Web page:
THREE POLISH FILMS AWARDED AT RUSSIAN FESTIVAL
Polish productions and co-productions were extremely popular during this year's edition of the Flahertiana festival in Russia. Jerzy Śladkowski's “Bitter Love” came back with the main prize, while Małgorzata Goliszewska and Kasia Mateja's “Lessons of Love” won the Silver Nanook. The jury was also impressed by Andrei Kutsila's “Strip and War”.
Flahertiana International Documentary Film Festival is held annually in the Russian city of Perm. Its name refers to one of the world's precursors of documentary filmmaking, Robert Flaherty – the director of the famous “Nanook of the North” (1922). For this reason, the awards given out at the festival are called the Nanook Award, and many have gone to Poles on numerous occasions.
This year, the main award – the Golden Nanook – went to Jerzy Śladkowski for the film “Bitter Love”, a Swedish-Finnish-Polish documentary co-production.
A boat trip down the Volga can be a good opportunity to mend a broken heart, experience a passionate romance, or repair a broken relationship. A group of Russian men and women, mainly in their golden years, are taking a break from the hardships of everyday life, enjoying the trip's various attractions and… flirting like there's no tomorrow. Before us is an ensemble of ordinary and extraordinary characters, often with painful experiences behind them, but still clinging to hope. The camera observes their great and small dramas with a tender eye, cheering the protagonists on finding true love.
The Silver Nanook went to the directors of “Lesson of Love”. The protagonist of the documentary by Malgorzata Goliszewska and Kasia Mateja is Jola, an eccentric, colourful woman in her late sixties who, after fifty years, takes an important step – she runs away from her marital nightmare in Italy back to her home town of Szczecin. There, she can finally live like she has always wanted to: she dances, sings, writes poems, and songs. Her lyrics are about a love she has never known. In Jola's eyes, the world is romantic, colourful, and dramatic. One night on the dance floor of Cafe Uśmiech [English: “Cafe Smile”] she meets Wojtek – an older man who madly falls in love with her. All of Jola's friends, as well as her six children, urge her to divorce Bogdan, an alcoholic who stayed in Italy. Only the priest tries to dissuade her, claiming that she should forgive and remain faithful to the end. Jola hesitates and doesn't know what to do. Face a difficult divorce and remarry? Or, perhaps, just live in the moment and not dwell on the past? Will Jola dare to live her life? And will she finally do what she wants and not what others expect of her?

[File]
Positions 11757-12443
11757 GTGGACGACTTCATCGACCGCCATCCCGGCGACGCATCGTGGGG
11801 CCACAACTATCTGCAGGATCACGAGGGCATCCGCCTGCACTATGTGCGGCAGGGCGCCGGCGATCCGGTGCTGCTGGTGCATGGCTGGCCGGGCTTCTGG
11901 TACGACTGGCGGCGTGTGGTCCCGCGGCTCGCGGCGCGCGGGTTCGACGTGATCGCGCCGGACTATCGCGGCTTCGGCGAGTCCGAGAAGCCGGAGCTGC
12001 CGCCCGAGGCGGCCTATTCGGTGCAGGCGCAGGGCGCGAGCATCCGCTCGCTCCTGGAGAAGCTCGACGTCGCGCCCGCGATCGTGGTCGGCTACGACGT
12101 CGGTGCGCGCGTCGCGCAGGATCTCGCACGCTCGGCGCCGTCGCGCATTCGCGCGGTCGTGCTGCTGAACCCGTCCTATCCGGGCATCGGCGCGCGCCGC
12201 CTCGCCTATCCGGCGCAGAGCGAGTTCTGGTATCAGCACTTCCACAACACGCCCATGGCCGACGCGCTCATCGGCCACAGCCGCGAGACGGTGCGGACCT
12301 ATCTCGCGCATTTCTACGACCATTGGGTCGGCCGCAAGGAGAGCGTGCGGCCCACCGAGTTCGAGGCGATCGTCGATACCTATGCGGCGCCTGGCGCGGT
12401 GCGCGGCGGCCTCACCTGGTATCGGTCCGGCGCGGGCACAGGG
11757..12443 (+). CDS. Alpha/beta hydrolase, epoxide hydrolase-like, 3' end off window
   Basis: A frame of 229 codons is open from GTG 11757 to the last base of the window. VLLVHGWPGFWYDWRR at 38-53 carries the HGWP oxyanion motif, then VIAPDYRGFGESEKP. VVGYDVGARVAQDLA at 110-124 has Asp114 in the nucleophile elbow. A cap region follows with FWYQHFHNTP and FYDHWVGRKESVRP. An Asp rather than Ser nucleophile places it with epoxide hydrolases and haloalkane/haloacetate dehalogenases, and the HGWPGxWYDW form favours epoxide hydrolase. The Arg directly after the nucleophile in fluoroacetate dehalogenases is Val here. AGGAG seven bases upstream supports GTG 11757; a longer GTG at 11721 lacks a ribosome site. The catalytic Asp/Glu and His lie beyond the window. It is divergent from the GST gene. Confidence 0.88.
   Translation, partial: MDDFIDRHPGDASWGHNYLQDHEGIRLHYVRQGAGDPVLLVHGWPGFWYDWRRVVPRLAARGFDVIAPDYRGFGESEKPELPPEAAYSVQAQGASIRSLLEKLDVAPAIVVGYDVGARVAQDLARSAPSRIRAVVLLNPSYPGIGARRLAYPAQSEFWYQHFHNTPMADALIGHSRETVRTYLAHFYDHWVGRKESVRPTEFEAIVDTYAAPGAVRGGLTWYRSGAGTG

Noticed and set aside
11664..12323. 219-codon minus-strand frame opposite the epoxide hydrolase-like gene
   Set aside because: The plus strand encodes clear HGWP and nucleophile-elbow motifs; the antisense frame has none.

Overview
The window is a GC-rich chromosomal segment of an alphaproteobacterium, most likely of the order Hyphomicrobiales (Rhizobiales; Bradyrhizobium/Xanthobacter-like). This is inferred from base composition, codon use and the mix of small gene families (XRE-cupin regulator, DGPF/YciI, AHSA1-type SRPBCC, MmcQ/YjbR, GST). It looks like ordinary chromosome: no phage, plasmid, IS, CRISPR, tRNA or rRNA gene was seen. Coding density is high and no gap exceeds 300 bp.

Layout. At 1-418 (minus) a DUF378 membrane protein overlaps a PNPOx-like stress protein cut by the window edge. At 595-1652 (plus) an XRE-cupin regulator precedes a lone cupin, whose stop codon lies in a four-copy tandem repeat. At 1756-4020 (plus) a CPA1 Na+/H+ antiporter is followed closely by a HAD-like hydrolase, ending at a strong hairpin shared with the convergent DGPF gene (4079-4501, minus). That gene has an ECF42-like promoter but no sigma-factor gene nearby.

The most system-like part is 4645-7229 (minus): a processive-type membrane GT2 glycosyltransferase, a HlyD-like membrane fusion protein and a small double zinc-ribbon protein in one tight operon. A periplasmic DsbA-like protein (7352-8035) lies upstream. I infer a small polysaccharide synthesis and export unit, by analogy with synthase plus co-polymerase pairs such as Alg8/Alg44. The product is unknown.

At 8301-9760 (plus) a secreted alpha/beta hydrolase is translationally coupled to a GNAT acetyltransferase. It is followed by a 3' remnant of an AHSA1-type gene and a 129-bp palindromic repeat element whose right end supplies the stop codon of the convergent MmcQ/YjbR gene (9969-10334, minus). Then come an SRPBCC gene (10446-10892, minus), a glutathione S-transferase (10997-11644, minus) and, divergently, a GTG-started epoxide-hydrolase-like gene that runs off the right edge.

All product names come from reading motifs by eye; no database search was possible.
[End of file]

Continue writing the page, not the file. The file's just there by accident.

In turn, one of the special Jury awards went to Andrei Kutsila. His awarded documentary “Strip and War” takes place on the outskirts of Minsk, where an extraordinary couple lives. A retired lieutenant colonel, stuck in the post-Soviet past, spends his days managing a regional veteran organisation, writing military articles and patriotic essays, and arranging meetings with students and colleagues. He is sharing his house with his grandson Anatol, who has left his job as an engineer to pursue his true calling as a stripper and dreams of starting his own erotic theatre. The grandfather is unable to accept his grandson's passion and tries to persuade him to return to a more stable life. The generational conflict transforms into an image of contemporary Belarus and the entire post-Soviet region.
The list of all awarded films is available here.